My point in that is that sometimes you can't fix it / force the issue. But as others have said, start with what is the actual problem, and see if you can fix/work around it.


If voice command is not reliable, ditch it! WAF is highest with the SIMPLEST system. Let the family use a remote control for the TV, and let the system take care of things (like turning OFF the TV!) when the family wanders away from the TV for an hour.

The problem with voice command (in my humble view) is the insistence that vendors have on forcing us to say their brand names. So, on my Pixel phone, I taught the assistant to wake up on the phrase "OK, Cool", rather than "OK Google", as this is a more natural way to start a command. Eventually, one will be able to set this "wake up phrase", just as one was able to do with Garmin GPS devices for the past decade.

So, for TV/stereo let the remote be the primary interface, and keep it as simple as possible. We use a Roku remote as our only TV control, as it has the least buttons. The stereo rarely plays "radio", "phonograph", or "CD", so it is set up by default to play whatever is being bluetoothed from a phone, and I have found that my wife will use the TuneIn app to play WFAN (local sports talk station) over the stereo, so she is using a McIntosh MC240 amp and Ohm Walsh 2 speakers to listen to... a radio call-in show. She'd rather not listen through the static of AM radio, and this is a static-free stream.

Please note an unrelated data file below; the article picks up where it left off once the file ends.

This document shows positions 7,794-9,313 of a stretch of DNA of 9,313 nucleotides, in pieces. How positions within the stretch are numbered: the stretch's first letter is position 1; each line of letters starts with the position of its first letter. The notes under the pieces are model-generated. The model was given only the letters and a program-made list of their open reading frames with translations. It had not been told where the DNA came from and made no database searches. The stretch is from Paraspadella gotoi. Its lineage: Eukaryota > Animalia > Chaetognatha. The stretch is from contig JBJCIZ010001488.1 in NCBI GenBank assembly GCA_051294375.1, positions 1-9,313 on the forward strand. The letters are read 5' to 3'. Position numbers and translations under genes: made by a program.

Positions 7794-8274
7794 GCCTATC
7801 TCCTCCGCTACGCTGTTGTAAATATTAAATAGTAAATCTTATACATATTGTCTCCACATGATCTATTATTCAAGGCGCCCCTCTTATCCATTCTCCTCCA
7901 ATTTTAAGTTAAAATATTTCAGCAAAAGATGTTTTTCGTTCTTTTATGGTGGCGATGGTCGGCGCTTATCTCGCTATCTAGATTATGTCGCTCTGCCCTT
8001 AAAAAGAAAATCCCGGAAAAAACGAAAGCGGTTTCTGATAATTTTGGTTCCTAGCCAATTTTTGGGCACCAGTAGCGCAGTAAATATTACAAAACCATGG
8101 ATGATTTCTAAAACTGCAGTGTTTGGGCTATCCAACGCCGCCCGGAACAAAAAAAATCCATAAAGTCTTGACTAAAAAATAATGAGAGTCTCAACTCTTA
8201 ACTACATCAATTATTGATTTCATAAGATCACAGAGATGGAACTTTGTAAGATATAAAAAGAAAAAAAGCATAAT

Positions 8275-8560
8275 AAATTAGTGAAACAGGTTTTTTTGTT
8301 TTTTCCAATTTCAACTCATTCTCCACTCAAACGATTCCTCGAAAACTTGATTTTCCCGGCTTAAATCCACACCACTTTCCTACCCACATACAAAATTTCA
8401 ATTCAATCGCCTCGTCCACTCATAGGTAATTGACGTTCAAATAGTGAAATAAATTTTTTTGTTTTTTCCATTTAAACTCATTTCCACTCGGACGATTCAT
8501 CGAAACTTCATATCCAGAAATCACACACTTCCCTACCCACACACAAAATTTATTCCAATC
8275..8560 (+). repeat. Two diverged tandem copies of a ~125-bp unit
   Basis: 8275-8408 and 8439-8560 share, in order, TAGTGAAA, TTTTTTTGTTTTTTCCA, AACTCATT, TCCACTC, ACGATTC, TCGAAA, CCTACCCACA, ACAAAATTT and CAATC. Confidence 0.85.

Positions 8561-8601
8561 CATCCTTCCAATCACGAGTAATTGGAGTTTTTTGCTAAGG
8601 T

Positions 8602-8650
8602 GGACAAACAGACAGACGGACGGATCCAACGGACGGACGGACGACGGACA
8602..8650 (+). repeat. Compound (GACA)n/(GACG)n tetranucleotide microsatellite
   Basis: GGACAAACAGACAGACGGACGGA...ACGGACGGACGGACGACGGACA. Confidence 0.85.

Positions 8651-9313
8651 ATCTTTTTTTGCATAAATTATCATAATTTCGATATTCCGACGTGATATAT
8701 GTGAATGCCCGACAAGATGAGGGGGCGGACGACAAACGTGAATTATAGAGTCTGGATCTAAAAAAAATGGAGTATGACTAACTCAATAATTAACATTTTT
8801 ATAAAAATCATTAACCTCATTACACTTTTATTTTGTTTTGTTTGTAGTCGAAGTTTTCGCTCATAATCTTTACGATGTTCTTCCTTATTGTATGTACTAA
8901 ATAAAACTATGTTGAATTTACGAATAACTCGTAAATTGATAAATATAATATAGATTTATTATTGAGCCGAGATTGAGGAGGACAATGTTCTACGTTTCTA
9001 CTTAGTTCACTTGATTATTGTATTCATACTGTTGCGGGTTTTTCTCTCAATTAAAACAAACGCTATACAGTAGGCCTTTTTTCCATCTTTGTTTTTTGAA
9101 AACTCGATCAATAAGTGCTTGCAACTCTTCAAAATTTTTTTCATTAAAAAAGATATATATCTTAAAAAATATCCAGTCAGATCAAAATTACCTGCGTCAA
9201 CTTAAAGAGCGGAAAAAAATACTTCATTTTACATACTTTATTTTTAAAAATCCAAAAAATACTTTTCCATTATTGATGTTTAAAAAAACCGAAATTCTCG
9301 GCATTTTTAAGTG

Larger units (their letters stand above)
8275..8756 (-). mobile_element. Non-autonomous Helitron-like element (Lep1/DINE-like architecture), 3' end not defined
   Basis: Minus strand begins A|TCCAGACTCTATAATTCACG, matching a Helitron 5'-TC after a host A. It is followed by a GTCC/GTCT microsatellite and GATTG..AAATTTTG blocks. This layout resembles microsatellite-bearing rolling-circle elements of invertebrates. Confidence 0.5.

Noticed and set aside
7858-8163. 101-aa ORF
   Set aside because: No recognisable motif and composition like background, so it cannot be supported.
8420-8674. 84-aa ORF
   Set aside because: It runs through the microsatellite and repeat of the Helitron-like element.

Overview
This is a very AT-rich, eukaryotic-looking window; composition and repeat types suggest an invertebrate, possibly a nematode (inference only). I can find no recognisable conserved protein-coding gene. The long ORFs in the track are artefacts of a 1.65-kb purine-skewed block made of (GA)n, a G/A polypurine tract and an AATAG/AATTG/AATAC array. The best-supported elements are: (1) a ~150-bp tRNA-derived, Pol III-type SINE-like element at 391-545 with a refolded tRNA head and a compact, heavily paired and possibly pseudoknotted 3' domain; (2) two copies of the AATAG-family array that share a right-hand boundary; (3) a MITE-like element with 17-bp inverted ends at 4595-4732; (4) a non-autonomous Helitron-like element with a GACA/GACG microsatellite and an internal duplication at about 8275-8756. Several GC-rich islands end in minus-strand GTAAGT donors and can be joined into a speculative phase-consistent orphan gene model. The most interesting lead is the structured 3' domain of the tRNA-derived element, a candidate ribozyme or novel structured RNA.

So, I take a few extra steps, and leave the defaults set to please the Wife.

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The resolution to every problem is agreement on "what problem are we trying to solve". If you can't answer that question, you can't make progress in a mutually agreed upon way.

That is true of pretty much everything in life in my experience.

And as an engineering director, I tell that to people all the time, coupled with "if you can't explain why you are doing it, and what problem you are solving - STOP WORKING ON IT".

Engineers have a really bad habit of "improving" things that aren't broken (and often making it worse). Too many engineers have no concept of "good enough" and tweak into oblivion.


I know that many will not agree with me, but I have found a strategy that works SOME of the time.

In many areas of my home, I have banks of two switches. For example, in my living room, I have a double gang that controls all of the lights in that room. A while ago, I decided to do an experiment. I replaced 2 Leviton Zwave switches that were there, with a Enerwave RMS2 dual relay. (An Aeotec dual nano would do the same, and there are others...). So, instead of seeing these strange switches, they see standard, decora switches.